While Cassandra can often come off as stubborn and unmovable, one of her main strengths is knowing when to hold fast and when to be willing to bend. She’s shaken by the rapid decline of the Chantry, but never tries to deny its failings or abandon it, instead seeking to repair what she believes is broken. She’s also the first to root out injustice where it lives, and almost single-handedly calls for the Inquisition while everyone else is too dizzy to think. Cassandra’s an unstoppable storm, but one with a calm and quiet eye, too.
Ellie (The Last of Us)
Like Lara, Ellie is a survivor; a product of her environment. While she could easily have been designed as a damsel in distress, used to reinforce the surrogate father / daughter relationship in The Last of Us, Naughty Dog was smart enough to dodge such simple stereotyping. Its not Ellies capacity to kill that marks her out as a strong female character, but her ability to accept the world thats falling apart around her.
Ellie is one of the most modern, realistic characters ever designed–regardless of gender. Obviously, theres no telling how humanity would react in the face of a fungal apocalypse, but as with any situation, those who grow up knowing nothing different will normalise the world around them no matter how alien it may seem to everyone else. Ellie does that with aplomb.
Aveline de Grandpre (Assassin’s Creed Liberation)
The first lady to bear the title of Main Character in an Assassin’s Creed game, Aveline more than lives up to the legacy of the Assassins that came before. A woman of mixed parentage living in New Orleans at a time when that family history could (and almost does) get her sold into slavery, Aveline isn’t above putting herself in perilous situations to fight the oppression rotting her city.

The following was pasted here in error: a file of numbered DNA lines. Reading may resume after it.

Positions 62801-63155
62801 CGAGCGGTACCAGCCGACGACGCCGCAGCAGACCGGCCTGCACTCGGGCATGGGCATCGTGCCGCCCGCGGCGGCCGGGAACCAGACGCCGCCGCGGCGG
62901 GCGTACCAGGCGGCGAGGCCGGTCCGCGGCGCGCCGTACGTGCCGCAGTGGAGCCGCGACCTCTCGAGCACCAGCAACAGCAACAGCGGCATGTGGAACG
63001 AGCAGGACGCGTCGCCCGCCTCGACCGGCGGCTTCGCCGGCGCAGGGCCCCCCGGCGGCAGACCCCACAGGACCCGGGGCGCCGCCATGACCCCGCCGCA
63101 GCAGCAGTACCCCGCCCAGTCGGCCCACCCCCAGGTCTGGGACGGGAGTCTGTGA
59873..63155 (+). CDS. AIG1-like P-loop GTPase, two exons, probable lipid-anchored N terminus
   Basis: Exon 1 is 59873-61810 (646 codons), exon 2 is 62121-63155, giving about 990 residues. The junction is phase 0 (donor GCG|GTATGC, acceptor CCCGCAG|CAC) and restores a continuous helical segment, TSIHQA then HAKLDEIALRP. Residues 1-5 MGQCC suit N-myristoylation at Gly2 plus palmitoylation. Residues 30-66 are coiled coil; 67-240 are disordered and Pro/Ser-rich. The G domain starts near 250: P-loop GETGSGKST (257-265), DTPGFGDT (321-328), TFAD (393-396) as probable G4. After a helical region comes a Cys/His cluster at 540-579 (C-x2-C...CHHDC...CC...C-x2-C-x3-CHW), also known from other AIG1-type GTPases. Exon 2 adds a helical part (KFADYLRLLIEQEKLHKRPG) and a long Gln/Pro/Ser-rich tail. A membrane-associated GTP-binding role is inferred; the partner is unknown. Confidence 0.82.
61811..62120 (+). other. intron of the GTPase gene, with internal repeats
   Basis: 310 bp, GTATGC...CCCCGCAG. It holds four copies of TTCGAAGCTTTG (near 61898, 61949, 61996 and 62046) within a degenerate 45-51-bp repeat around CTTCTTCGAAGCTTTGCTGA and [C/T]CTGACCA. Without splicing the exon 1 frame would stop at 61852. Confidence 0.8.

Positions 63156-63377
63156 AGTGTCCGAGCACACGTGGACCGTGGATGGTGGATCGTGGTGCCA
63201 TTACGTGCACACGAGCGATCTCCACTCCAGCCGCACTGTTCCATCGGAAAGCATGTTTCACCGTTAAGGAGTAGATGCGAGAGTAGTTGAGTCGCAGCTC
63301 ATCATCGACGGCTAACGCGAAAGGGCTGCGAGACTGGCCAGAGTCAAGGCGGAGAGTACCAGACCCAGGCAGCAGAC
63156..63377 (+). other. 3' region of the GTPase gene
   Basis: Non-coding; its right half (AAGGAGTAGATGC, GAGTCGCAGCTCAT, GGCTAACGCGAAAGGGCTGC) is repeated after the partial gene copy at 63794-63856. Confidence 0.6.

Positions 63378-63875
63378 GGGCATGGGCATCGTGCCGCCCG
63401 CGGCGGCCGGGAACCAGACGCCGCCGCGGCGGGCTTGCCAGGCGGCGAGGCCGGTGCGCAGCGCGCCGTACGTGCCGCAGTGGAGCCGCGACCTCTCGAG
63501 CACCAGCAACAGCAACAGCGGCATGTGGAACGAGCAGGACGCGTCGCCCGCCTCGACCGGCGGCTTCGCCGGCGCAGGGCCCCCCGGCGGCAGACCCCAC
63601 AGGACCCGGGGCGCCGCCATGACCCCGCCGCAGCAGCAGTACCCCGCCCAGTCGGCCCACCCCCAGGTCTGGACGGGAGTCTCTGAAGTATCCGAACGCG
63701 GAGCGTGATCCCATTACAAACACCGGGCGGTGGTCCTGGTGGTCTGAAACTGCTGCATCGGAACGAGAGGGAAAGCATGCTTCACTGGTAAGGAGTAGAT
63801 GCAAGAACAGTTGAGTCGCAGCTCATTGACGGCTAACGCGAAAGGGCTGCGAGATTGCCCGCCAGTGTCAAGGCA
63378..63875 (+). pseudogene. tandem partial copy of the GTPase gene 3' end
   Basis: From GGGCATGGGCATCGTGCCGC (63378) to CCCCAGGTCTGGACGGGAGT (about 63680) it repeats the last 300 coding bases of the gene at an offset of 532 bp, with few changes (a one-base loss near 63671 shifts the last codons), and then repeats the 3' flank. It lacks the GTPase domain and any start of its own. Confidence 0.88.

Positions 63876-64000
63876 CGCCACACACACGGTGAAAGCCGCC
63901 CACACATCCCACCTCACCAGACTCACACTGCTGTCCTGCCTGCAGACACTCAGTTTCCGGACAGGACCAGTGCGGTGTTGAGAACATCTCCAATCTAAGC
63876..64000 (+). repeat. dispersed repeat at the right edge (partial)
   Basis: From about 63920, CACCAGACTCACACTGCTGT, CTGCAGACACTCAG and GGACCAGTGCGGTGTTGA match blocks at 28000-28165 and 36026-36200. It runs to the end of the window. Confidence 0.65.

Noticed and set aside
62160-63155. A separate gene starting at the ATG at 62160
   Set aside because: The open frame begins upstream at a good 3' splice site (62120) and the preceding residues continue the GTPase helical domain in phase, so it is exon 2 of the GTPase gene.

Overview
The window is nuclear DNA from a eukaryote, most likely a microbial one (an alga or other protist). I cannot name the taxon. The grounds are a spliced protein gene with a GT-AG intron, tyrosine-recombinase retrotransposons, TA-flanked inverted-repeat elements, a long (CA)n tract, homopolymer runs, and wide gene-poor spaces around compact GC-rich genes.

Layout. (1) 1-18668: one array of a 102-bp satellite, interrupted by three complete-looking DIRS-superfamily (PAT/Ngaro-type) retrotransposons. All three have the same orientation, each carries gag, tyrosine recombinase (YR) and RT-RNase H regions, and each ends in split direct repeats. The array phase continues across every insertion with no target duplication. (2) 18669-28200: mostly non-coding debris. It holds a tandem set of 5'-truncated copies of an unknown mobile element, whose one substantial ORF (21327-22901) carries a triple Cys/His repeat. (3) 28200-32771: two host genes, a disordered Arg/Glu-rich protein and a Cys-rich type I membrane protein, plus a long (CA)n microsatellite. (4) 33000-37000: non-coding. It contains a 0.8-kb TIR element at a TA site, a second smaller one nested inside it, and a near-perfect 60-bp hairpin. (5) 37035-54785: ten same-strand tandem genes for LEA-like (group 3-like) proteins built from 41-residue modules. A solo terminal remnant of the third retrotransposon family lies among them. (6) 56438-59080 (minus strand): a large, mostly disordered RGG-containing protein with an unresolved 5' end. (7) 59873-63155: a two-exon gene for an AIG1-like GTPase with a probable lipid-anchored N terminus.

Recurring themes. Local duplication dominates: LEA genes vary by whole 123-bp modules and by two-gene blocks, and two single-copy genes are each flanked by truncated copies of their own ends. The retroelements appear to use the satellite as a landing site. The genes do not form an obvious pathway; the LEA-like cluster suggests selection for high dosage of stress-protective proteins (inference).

One of the ways she accomplishes her goal is through a series of disguises that can get her access to anything she desires, from the holding cells of the downtrodden to the halls of high society. While some players have been quick to point out that this amounts to her playing dress-up, each outfit has strategic advantages and disadvantages, and she uses all three to great effect. While she can easily climb in a target’s window and put a knife through their throat, she can also gather information from their household while posing as a slave, or ruin them socially and financially through the family business. She’s a triple-threat, and that’s before she starts to mix-and-match her skills between personas. You gotta love a lady who can kill someone with a parasol gun without even putting down her drink.
Clementine (The Walking Dead)
It says a lot when an eight-year-old girl is so much more capable than any of the adults in her general vicinity that they all turn to her for leadership. Fighting through every snarling, decomposing obstacle that gets in her way, Clementine never, ever, ever, ever gives up on the fight to survive, and the Ice Bucket Challenge would probably give you fewer chills than hearing her say, “Still. Not. Bitten.”
Not that Clementine’s some fearless automaton that exists outside the realm of human emotion and struggle. It’s immediately clear in season one how defenseless she is, and while she does contribute to the group, she still relies heavily on Lee to defend her and makes some emotionally-charged decisions that threaten her survival. But that just makes her more inspirational, showing her growth into someone strong and capable over the course of season two. No matter the trials or the odds she faces, she fights through the pain and never lets her resolve waver. Man, I wanna be like her when I grow up.